Every single case is different. When my cousin was diagnosed in 1996, the term TNBC wasn't being used. That is a relatively recent discovery.  There are more drugs now, than there was in 2009 when Mom was initially diagnosed.
 
Mom's oncologist was pretty straight forward in 2010 when he said if this disease recurred, it would end her life. Well. Who knows?
 
Of these three women, the lumps were not found with a mammogram. My mother was having mammograms every six months because of her high risk. She had a mamm in Sept and her lump showed up in January. She found it, the breast center put her off for 30 days. I'm still angry about that.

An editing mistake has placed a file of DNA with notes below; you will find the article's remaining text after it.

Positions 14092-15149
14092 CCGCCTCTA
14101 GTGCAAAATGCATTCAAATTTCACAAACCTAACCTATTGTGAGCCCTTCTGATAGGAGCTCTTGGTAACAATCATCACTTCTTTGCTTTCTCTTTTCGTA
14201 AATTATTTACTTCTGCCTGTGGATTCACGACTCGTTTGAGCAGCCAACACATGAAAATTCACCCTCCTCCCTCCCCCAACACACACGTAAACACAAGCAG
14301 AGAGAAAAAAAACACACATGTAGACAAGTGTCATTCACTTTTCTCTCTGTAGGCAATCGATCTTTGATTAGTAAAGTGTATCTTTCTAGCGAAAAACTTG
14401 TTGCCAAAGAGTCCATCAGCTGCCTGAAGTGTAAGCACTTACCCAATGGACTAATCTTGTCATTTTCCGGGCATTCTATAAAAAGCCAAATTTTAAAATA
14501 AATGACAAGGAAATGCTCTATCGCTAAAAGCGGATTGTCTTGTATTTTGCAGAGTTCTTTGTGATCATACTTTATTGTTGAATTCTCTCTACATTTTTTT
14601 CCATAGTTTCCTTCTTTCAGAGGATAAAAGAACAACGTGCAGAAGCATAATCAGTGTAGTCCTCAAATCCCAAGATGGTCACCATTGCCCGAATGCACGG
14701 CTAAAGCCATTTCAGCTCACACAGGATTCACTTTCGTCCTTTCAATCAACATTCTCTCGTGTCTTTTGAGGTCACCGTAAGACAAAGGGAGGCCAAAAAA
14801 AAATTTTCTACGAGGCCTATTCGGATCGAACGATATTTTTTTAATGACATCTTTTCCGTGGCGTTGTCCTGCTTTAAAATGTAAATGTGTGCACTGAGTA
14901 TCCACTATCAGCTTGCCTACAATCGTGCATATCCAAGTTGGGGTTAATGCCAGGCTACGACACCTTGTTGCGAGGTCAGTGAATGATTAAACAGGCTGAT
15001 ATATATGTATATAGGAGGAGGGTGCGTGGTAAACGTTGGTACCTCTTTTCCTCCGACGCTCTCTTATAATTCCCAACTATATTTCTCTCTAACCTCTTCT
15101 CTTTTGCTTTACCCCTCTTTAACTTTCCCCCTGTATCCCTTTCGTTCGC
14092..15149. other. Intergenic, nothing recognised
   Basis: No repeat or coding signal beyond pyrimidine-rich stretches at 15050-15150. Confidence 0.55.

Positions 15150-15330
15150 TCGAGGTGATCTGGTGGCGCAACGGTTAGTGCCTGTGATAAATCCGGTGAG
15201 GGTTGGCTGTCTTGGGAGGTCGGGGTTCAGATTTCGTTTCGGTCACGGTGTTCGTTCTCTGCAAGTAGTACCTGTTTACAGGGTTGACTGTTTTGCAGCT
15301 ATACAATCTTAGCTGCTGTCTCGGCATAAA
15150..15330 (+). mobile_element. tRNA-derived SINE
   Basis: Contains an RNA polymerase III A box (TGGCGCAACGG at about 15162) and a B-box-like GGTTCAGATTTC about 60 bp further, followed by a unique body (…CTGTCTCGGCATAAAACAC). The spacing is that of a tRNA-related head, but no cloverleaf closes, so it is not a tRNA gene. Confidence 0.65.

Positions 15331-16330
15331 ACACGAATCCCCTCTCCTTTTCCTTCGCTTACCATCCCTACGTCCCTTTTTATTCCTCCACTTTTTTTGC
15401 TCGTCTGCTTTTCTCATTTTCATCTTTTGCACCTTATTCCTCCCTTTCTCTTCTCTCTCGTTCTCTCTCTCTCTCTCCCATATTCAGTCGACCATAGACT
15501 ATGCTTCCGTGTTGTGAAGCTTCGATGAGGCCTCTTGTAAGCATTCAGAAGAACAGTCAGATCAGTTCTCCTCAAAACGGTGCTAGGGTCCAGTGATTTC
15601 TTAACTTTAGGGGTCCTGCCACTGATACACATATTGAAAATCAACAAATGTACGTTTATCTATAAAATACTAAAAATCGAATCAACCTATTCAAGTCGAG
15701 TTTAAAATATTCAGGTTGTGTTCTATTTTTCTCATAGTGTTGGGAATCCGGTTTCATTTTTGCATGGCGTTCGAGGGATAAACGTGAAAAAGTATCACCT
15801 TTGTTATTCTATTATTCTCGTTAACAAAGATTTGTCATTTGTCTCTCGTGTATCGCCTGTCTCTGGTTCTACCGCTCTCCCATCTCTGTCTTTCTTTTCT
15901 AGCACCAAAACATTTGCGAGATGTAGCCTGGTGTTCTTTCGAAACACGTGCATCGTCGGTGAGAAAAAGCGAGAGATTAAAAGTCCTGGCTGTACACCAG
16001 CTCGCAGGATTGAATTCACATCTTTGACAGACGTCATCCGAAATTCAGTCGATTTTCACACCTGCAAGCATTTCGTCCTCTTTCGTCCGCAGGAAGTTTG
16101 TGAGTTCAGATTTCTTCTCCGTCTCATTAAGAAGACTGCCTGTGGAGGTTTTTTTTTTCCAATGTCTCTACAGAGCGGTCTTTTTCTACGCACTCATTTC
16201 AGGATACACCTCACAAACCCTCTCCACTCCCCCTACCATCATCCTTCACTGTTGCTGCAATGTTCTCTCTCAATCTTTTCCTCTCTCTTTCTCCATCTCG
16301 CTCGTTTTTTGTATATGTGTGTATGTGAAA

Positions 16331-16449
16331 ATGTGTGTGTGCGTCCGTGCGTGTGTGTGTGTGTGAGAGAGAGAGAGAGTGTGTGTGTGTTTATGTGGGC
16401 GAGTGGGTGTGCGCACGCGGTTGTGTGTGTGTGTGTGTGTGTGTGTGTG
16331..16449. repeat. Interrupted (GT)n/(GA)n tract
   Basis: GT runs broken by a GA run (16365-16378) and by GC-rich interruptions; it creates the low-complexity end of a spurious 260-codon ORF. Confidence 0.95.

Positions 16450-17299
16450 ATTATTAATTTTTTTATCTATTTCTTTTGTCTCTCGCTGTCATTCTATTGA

As for clinical trials, I have contacted OSU, and despite Mom's advanced age and the fact she has had recurrance, they stated she may indeed qualify and wish to see her.
 
Your loss is beyond tragic. There are just no words. I am so sorry. Please understand this disease may visit your family again. Be hopeful. Finally, they are actually spending money on research for TNBC.
 
Ina's Daughter